News and Opinions  –  2022

Public hearings: elements to be included in a new international instrument on pandemic preparedness & response

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2022-04-28

On 12-13 April, the WHO conducted a first round of public hearings regarding a new international instrument on pandemic preparedness and response. This aimed at informing the deliberations of the Intergovernmental Negotiating Body (INB) to draft and negotiate a WHO convention, agreement, or other international instruments on pandemic prevention, preparedness and response. What substantive elements do you think should be included in a new international instrument on pandemic preparedness and response?

What substantive elements do you think should be included in a new international instrument on pandemic preparedness & response? An effective international instrument on pandemic preparedness & response correlates with what is needed to address antibiotic resistance. Photo: Qimono, Pixabay.

The guiding question of “What substantive elements do you think should be included in a new international instrument on pandemic preparedness and response?” was explored through spoken and written input from the public. More than 100 organizations were involved in the public hearings and the WHO noted that they received a large volume of written submissions in their closing remark.

ReAct made both spoken and written interventions.

ReAct’s written input to the first round of public hearings

Substantive elements of an effective international instrument on Pandemic Preparedness Response correlates with what is needed to addressing antibiotic resistance, including:

  • The new instrument should establish global prioritization, coordination and funding of public health needs driven Research & Development. An end-to-end approach is needed in which all actors and challenges along the entire chain from early-stage research to production and access are connected. It requires public sector leadership and is important that the needs of vulnerable groups are given priority.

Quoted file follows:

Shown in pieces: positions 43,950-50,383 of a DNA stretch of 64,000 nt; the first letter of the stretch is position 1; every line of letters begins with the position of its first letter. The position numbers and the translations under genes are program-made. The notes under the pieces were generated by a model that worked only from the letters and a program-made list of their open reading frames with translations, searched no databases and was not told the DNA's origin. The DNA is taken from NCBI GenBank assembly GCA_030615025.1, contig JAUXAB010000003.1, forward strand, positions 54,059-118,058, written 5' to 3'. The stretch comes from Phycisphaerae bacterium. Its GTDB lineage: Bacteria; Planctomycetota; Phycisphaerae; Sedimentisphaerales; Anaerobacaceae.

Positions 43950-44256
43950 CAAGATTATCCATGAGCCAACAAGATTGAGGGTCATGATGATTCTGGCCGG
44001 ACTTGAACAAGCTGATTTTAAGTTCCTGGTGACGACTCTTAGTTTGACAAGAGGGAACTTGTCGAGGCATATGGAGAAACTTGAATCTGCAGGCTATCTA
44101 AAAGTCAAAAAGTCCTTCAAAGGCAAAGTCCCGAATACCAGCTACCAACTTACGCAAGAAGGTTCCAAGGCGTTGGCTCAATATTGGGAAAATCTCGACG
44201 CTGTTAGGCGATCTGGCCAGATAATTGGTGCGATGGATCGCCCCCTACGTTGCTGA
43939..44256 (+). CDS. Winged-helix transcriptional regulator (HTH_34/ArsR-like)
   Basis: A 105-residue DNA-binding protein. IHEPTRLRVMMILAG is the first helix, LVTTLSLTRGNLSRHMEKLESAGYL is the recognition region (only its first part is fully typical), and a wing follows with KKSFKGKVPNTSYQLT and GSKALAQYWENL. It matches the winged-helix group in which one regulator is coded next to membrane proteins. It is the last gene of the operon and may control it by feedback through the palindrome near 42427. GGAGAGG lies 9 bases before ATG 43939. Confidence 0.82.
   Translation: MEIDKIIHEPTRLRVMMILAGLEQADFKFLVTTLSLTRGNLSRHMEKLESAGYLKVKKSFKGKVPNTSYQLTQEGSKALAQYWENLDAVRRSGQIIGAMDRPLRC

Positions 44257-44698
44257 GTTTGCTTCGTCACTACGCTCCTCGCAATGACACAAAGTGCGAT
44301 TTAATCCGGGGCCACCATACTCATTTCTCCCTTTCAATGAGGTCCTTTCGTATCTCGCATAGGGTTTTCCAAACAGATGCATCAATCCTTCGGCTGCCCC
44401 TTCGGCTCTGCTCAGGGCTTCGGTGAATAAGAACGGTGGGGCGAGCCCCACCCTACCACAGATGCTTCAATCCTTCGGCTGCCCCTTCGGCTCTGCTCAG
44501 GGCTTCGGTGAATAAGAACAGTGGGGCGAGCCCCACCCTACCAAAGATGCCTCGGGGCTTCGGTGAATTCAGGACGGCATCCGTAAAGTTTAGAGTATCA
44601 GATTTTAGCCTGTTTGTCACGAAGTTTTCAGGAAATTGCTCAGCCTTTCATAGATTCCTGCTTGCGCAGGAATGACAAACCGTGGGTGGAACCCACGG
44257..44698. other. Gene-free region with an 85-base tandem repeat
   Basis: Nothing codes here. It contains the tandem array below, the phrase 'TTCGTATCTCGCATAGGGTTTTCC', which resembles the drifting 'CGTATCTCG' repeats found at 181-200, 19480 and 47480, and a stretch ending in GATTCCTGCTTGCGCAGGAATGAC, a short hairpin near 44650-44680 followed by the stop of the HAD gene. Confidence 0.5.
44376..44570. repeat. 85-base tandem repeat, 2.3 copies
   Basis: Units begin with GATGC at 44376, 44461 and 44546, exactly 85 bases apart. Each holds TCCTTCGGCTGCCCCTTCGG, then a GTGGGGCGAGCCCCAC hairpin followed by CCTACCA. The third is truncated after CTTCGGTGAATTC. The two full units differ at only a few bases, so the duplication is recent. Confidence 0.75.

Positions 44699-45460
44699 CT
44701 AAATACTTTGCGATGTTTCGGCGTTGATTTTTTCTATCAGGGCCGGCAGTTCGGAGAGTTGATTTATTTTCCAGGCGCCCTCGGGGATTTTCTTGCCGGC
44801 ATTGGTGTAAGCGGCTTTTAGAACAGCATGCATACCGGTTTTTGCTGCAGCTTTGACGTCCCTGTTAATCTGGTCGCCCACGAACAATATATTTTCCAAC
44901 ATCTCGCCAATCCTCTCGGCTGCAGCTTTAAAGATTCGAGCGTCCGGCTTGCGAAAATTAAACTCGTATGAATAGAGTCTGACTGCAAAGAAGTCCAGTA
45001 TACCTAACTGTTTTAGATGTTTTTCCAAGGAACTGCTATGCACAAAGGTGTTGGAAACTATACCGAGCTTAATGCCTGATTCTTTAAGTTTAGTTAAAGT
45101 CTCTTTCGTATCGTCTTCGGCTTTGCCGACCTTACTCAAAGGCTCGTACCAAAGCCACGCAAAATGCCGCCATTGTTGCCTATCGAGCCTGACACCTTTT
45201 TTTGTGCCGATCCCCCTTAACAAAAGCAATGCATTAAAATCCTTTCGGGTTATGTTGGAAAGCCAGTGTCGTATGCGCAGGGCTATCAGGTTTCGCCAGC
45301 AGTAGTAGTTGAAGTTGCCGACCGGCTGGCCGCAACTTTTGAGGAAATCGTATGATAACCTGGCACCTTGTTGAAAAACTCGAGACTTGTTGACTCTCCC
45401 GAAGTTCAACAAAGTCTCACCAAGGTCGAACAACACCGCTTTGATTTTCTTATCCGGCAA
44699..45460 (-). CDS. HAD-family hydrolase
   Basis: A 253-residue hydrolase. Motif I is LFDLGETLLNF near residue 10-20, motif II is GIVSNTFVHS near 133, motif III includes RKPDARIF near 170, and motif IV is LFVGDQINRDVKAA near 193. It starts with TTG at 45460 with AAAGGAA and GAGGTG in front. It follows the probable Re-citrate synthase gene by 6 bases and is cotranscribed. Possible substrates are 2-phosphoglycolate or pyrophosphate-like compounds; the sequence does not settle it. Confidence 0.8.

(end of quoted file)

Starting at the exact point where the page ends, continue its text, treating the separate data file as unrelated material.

• Improved global surveillance for both viral and bacterial infections: this concerns surveillance and rapid testing capacity for early warning and monitoring of new mutations and their global spread. Laboratory capacity with trained staff especially in low- and middle-income countries must be strengthened.
  • Greater transparency of global supply chains and increased production capacity and procurement: creating more regional diversification of API and product production capacity will be essential. Clear procurement practices for essential drugs, such as antibiotics, should be established through global or regional pooled procurement mechanisms.
  • Equitable, affordable and timely access to health commodities: the new instrument should transform the global Research & Development system to deliver global public goods. This involves public leverage in the field of intellectual property, and attaching conditions on public funding to secure public health interests.
  • Strengthening health systems and taking a One Health approach should be seen as central elements. Concerning antibiotic resistance, conservation and stewardship must be taken into account, ensuring access while avoiding misuse and overuse of antibiotics.

Several other organizations echoed above important points made relating to antimicrobial resistance, also highlighting One Health perspective. In addition to ReAct’s interventions, the following pressing issues were emphasized:

  • Financial mechanism and engagements with policymakers from low- and middle-income countries are required to support low- and middle-income countries in managing future pandemics. In the resource-limited settings, various interventions to respond to the pandemic need to be cost-effective, affordable and accessible.
  • Transparency, accountability, and inclusive cooperations are critical in responding to current and future pandemic: a strong political commitment, law enforcement strategies, and evidence-based research on how to address these challenges will be required to address the future pandemic in an effective manner.
  • Civil society needs to fully engage in pandemic prevention and preparedness processes. Several organizations also highlighted the role of civil society organizations in responding to the global pandemic. It is highly suggested equal and inclusive participation of civil society organizations in key decision-making processes from conceptualization to implementation of the new international instrument.

Per the timeline established by the INB, the second round of public hearings will be on 16-17 June.